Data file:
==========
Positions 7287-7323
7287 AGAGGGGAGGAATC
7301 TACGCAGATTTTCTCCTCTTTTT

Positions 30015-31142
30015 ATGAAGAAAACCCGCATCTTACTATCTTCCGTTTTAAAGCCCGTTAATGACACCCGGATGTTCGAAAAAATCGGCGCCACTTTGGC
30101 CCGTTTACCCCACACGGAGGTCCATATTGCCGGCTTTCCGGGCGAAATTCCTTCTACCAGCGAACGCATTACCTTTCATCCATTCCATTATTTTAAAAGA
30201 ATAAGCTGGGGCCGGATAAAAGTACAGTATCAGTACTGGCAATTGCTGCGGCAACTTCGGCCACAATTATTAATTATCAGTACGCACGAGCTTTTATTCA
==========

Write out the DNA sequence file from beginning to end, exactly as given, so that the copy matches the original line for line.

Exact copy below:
Positions 7287-7323
7287 AGAGGGGAGGAATC
7301 TACGCAGATTTTCTCCTCTTTTT

Positions 30015-31142
30015 ATGAAGAAAACCCGCATCTTACTATCTTCCGTTTTAAAGCCCGTTAATGACACCCGGATGTTCGAAAAAATCGGCGCCACTTTGGC
30101 CCGTTTACCCCACACGGAGGTCCATATTGCCGGCTTTCCGGGCGAAATTCCTTCTACCAGCGAACGCATTACCTTTCATCCATTCCATTATTTTAAAAGA
30201 ATAAGCTGGGGCCGGATAAAAGTACAGTATCAGTACTGGCAATTGCTGCGGCAACTTCGGCCACAATTATTAATTATCAGTACGCACGAGCTTTTATTCA